Monday, November 20, 2006

"Are There Any Preachers Left?"

Twice a year, my family and I travel south to see relatives in Georgia. One year, on our return trip home, we stopped in Louisville, KY at the Southern Baptist Seminary. Although I grew up Southern Baptist, I left the SBC in the late 70s because of the unrestrained liberal theology being taught in its schools and seminaries. In recent years, the Southern Baptists have moved toward a somewhat more conservative theology.

However, I appreciate the heritage that Baptists have. One of my favorite Baptists of the past is John Broadus, a very well-known and popular preacher and theologian in the late 1800s. He wrote a best-selling book on preaching, first published in 1870, a book he thought no one would buy but is still in print today. I collect early editions of this book and have 11 different copies, including an 1871 2nd printing. The seminary in Louisville, where Broadus taught, has the original handwritten manuscript of his book. The library archives were kind enough to let me see and handle this 140 year old document. In the archives room, with white gloves, I looked page by page on the elegant handwriting of a man who first taught this material after the Civil War to one, blind homiletics student.

In today’s churches, we don’t have preachers. We have communicators, marketing specialists, leadership specialists, and executive pastors. Where are the preachers? Where are the men (I use that particular noun on purpose) who proclaim from a pulpit (not a stage) solid Biblical content with holy passion? Where are the men who will spend many hours every week in their study (not office) with the Lord God and His Word?

If the Bible is truly what it claims to be—the only authoritative revelation from the true God—then people do not need sermonettes, homilies, or reworked versions of current best-sellers. People need to hear something beyond what they can get at any good bookstore or TV discussion program. People need hope, encouragement, faith, and, at times, confrontation. Only the passionate proclamation of the Bible will meet the real needs of the human heart and soul.
Quintilian, a famous 1st century Roman orator, wrote in The Orator’s Education that the good orator must also be a good man (Book One, Prooemium).

Do we have any good men today? Do we have any men who will immerse themselves in the fantastic truths of the Bible, in their study early in the morning, practicing self-discipline and planned neglect, limiting the influence of other activities on their time? Do we have any men who know that their primary duty is to be "men of the Book", so saturated with the Word of God that, when they stand before hurting people, the answers and conviction are obvious?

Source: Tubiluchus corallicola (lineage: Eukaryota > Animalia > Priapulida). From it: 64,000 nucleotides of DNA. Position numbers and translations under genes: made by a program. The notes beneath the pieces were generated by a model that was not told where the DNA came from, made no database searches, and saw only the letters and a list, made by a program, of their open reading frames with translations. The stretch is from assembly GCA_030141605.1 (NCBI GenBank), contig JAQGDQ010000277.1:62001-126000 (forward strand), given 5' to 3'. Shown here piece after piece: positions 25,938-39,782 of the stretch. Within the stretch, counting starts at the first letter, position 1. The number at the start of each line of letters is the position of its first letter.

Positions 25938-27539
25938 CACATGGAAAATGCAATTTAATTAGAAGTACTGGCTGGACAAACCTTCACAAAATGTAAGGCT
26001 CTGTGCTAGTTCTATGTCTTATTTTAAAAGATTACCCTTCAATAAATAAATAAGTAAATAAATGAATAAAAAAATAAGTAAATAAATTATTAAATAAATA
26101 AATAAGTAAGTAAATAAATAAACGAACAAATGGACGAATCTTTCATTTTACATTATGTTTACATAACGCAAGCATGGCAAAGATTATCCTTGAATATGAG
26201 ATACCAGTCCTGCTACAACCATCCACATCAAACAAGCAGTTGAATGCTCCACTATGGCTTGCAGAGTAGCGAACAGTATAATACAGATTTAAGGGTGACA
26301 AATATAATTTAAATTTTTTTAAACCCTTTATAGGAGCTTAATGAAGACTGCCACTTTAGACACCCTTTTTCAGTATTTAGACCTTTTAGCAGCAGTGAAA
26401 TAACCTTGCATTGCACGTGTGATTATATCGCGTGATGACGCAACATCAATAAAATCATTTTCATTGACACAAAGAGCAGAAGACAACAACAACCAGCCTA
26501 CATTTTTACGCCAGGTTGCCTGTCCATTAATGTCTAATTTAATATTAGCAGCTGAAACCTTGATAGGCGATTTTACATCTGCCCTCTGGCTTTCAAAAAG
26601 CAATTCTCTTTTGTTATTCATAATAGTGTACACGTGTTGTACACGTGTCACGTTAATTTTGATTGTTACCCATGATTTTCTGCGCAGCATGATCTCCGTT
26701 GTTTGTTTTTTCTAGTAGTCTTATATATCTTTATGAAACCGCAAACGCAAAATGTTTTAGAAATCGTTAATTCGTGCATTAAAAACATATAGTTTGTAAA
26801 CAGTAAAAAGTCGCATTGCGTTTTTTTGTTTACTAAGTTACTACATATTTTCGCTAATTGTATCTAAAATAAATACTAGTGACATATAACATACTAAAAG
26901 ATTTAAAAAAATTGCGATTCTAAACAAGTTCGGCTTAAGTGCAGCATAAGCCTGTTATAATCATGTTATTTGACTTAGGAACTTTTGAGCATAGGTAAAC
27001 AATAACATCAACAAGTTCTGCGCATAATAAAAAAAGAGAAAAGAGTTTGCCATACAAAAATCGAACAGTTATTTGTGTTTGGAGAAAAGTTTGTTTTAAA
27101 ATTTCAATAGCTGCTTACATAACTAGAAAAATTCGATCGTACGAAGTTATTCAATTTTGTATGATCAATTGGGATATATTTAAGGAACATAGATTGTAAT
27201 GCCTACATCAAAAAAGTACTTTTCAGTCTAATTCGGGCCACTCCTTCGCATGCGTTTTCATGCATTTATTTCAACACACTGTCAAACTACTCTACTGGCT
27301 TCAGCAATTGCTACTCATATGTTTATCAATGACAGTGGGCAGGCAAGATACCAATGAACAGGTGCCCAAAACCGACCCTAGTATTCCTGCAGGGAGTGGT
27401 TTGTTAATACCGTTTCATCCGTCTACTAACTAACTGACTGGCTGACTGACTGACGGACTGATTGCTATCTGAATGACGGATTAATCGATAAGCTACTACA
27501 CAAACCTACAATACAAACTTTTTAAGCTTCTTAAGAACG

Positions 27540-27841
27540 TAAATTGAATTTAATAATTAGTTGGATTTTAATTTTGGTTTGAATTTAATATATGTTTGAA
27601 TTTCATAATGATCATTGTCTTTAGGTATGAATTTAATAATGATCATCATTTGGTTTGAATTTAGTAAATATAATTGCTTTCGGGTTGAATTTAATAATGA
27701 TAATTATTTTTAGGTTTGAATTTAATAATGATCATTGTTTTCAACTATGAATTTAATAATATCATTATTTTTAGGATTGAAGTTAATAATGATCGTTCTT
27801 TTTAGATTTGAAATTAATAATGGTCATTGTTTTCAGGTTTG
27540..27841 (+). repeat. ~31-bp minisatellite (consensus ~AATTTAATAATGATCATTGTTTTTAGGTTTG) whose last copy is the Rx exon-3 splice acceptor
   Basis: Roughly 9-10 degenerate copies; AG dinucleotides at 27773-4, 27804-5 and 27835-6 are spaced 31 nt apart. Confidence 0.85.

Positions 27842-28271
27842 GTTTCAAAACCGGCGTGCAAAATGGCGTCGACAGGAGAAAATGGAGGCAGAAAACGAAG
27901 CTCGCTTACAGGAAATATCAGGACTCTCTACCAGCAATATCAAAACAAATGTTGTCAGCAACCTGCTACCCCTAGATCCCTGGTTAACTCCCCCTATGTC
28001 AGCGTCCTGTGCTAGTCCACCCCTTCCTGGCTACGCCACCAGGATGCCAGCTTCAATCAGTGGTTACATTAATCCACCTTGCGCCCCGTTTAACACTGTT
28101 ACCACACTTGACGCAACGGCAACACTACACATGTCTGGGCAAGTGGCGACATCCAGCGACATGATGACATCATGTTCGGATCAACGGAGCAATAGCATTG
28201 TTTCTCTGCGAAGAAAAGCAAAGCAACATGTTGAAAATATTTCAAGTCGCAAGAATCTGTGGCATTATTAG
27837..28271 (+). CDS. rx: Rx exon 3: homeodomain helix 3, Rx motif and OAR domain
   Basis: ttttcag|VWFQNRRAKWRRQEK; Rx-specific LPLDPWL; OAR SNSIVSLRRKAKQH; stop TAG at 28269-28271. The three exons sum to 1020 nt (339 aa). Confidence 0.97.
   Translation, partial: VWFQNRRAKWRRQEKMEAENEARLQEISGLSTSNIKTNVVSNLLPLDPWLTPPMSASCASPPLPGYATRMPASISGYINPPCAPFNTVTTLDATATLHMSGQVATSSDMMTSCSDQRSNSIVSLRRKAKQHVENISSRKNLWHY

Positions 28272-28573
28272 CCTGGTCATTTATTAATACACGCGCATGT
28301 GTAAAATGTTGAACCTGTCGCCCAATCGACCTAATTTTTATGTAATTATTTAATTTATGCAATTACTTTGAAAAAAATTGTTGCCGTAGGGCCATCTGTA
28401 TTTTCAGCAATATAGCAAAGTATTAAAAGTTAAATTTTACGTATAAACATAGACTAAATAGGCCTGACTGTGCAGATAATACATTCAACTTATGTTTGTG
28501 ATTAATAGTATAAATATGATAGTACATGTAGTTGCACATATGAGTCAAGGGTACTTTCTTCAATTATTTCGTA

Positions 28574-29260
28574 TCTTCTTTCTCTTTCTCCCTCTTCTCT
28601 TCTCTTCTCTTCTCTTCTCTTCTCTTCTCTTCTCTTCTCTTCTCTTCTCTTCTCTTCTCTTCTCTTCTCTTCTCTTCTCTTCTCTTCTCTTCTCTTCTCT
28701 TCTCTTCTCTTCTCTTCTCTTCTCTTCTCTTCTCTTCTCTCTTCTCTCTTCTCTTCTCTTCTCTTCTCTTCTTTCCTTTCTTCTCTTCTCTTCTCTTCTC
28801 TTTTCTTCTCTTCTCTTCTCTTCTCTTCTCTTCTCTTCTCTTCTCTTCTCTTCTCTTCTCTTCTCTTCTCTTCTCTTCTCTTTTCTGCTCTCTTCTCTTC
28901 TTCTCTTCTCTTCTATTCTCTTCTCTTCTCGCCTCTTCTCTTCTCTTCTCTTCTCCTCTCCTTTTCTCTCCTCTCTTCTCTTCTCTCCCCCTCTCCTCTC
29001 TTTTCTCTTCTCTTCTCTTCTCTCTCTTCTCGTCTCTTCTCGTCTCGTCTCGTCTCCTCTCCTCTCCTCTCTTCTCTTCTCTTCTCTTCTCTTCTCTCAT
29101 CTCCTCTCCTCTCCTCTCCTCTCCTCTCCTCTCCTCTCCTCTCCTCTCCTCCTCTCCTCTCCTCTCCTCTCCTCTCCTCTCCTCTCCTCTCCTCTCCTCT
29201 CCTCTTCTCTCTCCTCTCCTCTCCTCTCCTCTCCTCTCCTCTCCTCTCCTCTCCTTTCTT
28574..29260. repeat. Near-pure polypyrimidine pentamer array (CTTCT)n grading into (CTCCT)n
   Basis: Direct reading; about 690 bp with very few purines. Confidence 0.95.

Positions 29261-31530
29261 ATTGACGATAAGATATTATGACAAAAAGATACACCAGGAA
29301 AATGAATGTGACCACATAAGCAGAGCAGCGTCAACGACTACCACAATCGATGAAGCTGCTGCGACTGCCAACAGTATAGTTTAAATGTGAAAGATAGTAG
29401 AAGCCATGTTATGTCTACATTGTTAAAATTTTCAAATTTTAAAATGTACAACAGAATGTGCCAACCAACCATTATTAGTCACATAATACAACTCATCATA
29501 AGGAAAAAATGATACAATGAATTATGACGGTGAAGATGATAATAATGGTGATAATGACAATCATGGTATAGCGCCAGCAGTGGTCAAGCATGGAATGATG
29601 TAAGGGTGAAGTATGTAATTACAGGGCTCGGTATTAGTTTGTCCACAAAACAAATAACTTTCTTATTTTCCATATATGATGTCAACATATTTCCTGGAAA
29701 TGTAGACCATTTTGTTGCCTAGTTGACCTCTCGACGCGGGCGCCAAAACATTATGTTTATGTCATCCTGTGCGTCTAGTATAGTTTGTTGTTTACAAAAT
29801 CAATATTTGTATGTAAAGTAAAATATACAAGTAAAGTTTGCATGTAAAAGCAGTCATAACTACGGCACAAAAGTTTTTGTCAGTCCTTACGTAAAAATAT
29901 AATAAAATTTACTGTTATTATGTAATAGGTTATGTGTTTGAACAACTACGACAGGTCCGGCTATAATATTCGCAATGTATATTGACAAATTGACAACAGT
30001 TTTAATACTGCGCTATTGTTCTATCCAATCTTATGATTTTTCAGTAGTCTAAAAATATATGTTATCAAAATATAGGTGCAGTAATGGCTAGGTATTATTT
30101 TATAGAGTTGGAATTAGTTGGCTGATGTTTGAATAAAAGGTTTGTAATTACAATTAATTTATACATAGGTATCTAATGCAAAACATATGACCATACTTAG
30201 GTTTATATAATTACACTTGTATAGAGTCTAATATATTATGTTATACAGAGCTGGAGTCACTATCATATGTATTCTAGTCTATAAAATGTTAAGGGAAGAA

David Martyn Lloyd-Jones, a well-known British pastor said that " when the pulpit is right, and the preaching is true, that it will attract and draw people to listen to its message." Charles Spurgeon, another well-known British pastor, said that with many preachers "the polish of the rhetoric is greatly in excess of the weight of the doctrine." G. Campbell Morgan, Lloyd-Jones’ predecessor at Westminster Chapel and of whom I have about 90 books from his personal library, said that the essentials of a sermon can be condensed to three words: Truth, Clarity, Passion. Yet these three qualities are often missing in many pulpits.

Today, we have weak pulpits and anemic theology. Churches that have 45 minutes of music and then a 15 minute sermonette are contributing to the slow destruction of Bible Christianity in our time. The preaching of the Bible is a noble and essential calling. Hebrews 10:25 instructs the people of God not to abandon their assembling together, especially as they see the return of Christ draw near. As God’s people obey the Word, the preachers of God must have something for them to hear, something that will draw people Sunday morning and, yes, Sunday night.

The Bible is full of wonderful truth, yet our eyes are naturally closed to those truths (Ps 119:18). May the first set of eyes to be opened be those of the pastor.